Airbus’ first U.S.-built plane, the largest A320-family jet known as the A321, rolled out before a large crowd at the new $600 million factory in Mobile, Alabama, a site that was an empty field three years ago.
“We are so honored to be the first delivery here,” JetBlue Chief Executive Officer Robin Hayes said at the handover ceremony.
The plant employs about 600 people and is expected to attract a network of suppliers in the Mobile area. So far, major parts are shipped from Europe, except engines, which are U.S.-made and shipped from their suppliers, General Electric Co (GE.N) and Pratt & Whitney, a unit of United Technologies Corp (UTX.N), Airbus said.
The plant holds strategic and symbolic significance for the European plane maker. It ends an era in which Boeing was the only U.S.-based maker of such large commercial airplanes and it adds to Airbus’ industrial capacity as the world’s largest plane makers race to boost production through the end of the decade.
Being “U.S.-built” is not a decisive factor in aircraft sales but “it certainly doesn’t hurt to become part of the infrastructure,” Airbus sales chief John Leahy told Reuters.
Airbus plans to notch up global A320 output to 60 a month in 2019. Boeing plans to lift output of its competing 737 planes to 57 a month the same year. Both build 42 a month currently.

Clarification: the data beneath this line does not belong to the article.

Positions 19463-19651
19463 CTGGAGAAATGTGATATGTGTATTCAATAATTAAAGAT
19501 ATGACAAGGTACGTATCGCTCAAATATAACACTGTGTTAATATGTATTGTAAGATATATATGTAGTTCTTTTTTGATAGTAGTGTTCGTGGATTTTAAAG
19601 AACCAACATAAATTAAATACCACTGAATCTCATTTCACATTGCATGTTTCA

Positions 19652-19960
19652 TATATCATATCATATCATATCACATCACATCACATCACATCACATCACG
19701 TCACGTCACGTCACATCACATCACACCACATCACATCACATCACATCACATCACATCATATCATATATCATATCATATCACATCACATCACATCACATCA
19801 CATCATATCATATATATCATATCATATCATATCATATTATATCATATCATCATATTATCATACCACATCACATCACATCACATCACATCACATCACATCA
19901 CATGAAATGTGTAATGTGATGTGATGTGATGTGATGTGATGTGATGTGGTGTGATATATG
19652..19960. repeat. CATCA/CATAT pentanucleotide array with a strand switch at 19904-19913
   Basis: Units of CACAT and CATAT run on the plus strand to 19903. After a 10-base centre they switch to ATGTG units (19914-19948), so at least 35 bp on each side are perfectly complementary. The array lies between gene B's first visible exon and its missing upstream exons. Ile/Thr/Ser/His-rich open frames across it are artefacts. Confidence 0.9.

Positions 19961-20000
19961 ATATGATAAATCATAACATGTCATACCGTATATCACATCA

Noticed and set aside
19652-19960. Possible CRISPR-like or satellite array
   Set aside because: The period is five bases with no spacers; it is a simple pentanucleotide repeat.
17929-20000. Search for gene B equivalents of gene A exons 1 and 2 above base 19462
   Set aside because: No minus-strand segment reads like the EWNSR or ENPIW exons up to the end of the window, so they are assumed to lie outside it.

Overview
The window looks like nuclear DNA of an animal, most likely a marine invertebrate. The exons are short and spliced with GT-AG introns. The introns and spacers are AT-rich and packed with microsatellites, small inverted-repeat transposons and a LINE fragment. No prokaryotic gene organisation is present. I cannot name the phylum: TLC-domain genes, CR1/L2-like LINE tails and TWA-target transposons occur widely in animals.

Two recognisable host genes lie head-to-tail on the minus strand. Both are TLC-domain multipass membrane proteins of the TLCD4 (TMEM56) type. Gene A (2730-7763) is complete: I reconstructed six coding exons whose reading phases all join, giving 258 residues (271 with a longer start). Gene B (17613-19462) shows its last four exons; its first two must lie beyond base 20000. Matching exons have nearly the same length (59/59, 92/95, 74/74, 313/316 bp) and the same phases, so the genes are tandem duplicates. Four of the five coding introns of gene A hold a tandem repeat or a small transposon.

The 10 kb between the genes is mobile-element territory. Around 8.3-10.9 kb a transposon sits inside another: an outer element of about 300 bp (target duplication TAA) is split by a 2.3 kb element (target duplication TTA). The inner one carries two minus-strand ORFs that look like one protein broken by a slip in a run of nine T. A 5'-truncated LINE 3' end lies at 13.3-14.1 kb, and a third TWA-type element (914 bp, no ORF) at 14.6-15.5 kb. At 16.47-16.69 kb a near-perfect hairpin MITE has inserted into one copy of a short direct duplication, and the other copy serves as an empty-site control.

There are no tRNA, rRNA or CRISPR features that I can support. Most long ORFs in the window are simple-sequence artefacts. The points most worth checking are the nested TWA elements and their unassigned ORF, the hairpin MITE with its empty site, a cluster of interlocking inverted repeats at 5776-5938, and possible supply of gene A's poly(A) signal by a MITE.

The Alabama plant also shows Airbus’ growing global industrial base. Modeled on an Airbus plant in Hamburg, Germany, the Mobile facility is the company’s fourth assembly plant for single-aisle jets after Hamburg, the French city of Toulouse and the Chinese industrial port of Tianjin.
In contrast, Boeing builds all of its 737s at its single factory in Renton, Washington.
“Now it is our most modern factory anywhere in the world,” Leahy said of the Mobile factory.
Airbus broke ground at site in April 2013, began assembly of the first plane in July 2015, and plans to be producing four aircraft a month at the plant by late 2017. The plant is capable of building at twice that rate, Airbus said.
Airbus is aiming to win 50 percent of the U.S. market for single-aisle jetliners. It already is on track to capture 40 percent of such U.S. sales based on the existing orders in its backlog, up from 20 percent before Airbus’ newest single-aisle models were announced.
The second plane from the Mobile plant, also an A321, is due to go to American Airlines (AAL.O) in a few weeks.
Airbus is poised to win an order for 37 of its A321 jets from Atlanta-based Delta Air Lines (DAL.N), industry sources said last week, raising the prospect that those jets could be assembled by U.S. workers 300 miles away in Alabama.
Leahy declined to comment on any unfinished negotiations but said U.S. airlines would be “first in the queue” to receive aircraft from the new facility, which also could be used for exports.
Reporting by Alwyn Scott; Editing by Frances Kerry and Bill Trott